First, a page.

Wellston City Council members voted unanimously in favor of approving a memorandum of understanding between the City and the Teamsters Local Union 637 (on behalf of the Wellston Police Department [WPD]) during a recent meeting.

Mayor Charlie Hudson explained during the Thursday night, Oct. 15 meeting that, as the WPD’s contract is written, employees were eligible for hazard pay from the time Gov. Mike DeWine declared a State of Emergency for the COVID-19 pandemic back in mid-March. That declaration has not since been lifted, and Mayor Hudson said the legislation settles the matter outright, with each WPD bargaining unit member receiving $6,000 apiece.

“The meter was running,” he told council. “It was up to about $270,000 or so. This relieves us from any other liability going forward. I appreciate their cooperation in this matter and we think this is a fair settlement.”

Fortunately, the City recently received its third, final and largest distribution of Coronavirus Aid, Relief and Economic Security Funding, and Mayor Hudson explained the rules dictating how that money can be spent have been relaxed. As a result, the WPD hazard pay settlement will be funded entirely with CARES Act money, since the federal dollars are now able to be used to offset labor costs for first responders. Further, the deadline for when the money has to be encumbered has been extended to Nov. 20.   

Though this is a “stand-alone case,” Mayor Hudson said it could come up again and that the topic of pandemics would be addressed when contracts are renegotiated in roughly a year and-a-half.

“Nobody contemplated a pandemic when we negotiated contracts, but we will next time,” he said.

WFD Receives Grant For Air Packs

In other news from Thursday’s meeting, Wellston Fire Department (WFD) Chief Ryan Pelletier announced his department was recently awarded a $100,000 grant from the U.S. Department of Agriculture (USDA), money that will be put toward the replacement of 22 air packs for Wellston’s firefighters.

Back in June, Chief Pelletier told council that his department’s aging air packs, which are self-contained breathing apparatus, were beginning to fail and were soon going to need to be replaced. The cost of replacing 22 air packs, which Chief Pelletier said are at the top of the list of a firefighter’s most important PPE items, is approximately $189,000. Thursday night, he said the remaining $89,000 would be financed at 2.14 percent interest. Chief Pelletier gave thanks to Mayor Hudson and City Auditor Gary Crabtree for their work in securing the grant.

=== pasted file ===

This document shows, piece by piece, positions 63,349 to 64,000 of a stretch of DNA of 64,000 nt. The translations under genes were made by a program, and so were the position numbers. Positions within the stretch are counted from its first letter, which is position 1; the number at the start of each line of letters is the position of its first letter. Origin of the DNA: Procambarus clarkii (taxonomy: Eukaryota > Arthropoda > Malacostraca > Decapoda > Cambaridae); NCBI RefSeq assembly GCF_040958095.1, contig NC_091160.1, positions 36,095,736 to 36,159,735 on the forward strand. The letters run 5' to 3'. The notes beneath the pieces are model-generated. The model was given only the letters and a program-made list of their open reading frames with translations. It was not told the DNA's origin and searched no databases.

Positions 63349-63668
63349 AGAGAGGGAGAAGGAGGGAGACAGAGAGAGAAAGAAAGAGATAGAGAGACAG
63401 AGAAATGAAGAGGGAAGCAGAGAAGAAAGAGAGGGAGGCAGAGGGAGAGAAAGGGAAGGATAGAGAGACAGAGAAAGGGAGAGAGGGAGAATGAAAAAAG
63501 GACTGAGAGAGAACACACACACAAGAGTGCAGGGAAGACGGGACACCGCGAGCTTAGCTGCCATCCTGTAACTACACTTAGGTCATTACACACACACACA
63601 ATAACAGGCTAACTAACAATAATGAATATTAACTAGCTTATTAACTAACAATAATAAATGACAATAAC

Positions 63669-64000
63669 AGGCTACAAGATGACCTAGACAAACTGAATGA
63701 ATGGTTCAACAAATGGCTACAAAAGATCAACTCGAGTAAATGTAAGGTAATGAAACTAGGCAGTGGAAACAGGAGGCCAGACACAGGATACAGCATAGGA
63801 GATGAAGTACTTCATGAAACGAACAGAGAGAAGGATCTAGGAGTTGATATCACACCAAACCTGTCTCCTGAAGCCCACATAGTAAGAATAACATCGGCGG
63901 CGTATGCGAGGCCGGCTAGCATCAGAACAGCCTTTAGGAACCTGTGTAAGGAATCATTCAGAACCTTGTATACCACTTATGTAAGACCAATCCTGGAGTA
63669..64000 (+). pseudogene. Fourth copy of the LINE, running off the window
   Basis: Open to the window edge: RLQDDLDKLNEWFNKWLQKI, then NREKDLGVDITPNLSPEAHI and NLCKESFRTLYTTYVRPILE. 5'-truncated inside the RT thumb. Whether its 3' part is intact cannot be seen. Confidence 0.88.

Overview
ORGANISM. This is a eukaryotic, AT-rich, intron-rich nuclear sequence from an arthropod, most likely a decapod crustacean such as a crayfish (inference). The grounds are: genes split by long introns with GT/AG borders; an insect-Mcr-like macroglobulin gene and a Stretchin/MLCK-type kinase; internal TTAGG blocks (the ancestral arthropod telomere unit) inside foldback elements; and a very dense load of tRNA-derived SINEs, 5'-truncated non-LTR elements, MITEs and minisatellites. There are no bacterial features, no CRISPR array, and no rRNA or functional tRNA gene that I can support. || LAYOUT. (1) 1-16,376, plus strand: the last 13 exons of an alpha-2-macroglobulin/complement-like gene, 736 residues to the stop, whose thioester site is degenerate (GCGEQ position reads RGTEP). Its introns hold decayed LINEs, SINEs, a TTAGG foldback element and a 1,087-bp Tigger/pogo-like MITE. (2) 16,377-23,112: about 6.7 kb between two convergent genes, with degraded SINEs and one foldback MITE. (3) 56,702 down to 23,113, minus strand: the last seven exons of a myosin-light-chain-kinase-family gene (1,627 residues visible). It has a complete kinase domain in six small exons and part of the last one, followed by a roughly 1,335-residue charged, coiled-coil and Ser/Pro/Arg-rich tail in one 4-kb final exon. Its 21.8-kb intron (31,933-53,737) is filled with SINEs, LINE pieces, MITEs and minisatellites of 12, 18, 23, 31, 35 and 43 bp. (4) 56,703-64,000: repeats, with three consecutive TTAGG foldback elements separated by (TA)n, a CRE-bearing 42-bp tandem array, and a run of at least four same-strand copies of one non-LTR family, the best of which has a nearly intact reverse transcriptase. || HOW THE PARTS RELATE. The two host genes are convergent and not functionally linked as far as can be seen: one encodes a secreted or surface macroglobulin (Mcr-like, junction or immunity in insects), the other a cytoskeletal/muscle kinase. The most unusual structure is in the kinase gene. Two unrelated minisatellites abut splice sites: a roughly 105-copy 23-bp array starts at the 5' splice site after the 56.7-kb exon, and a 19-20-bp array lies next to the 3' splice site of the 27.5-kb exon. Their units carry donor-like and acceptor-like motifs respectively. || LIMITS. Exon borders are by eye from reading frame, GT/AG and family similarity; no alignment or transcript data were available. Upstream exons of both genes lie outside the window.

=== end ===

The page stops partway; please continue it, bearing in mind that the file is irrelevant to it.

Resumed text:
With regard to code enforcement and zoning updates, Pelletier said mowing at non-compliant properties was recently finished and that, for the year, the construction of new homes was up in Wellston from previous years.

During Mayor Hudson’s report to council, he said he has received a great deal of positive feedback and very few complaints regarding the “new city flower” – the big, blue trash cans. He said less than roughly five percent of residents got the wrong cans, wanted a different can or wanted an additional can.

“I think this will go a long way in cleaning up the town and it allows us to measure the amount of garbage we have and get paid for what we take to the dump,” Mayor Hudson said.

He added that Jackson Mayor Randy Evans has expressed interest in implementing this program as well.

Finally, Mayor Hudson told council that by the next meeting on Nov. 5, he would have an updated ordinance defining what constitutes a mobile home versus a modular home. This, he said, is one example of his administration “tightening up” some old items of legislation, an effort made much easier by summer intern Grant Plummer who digitally catalogued Wellston’s ordinances and resolutions back to roughly 1974.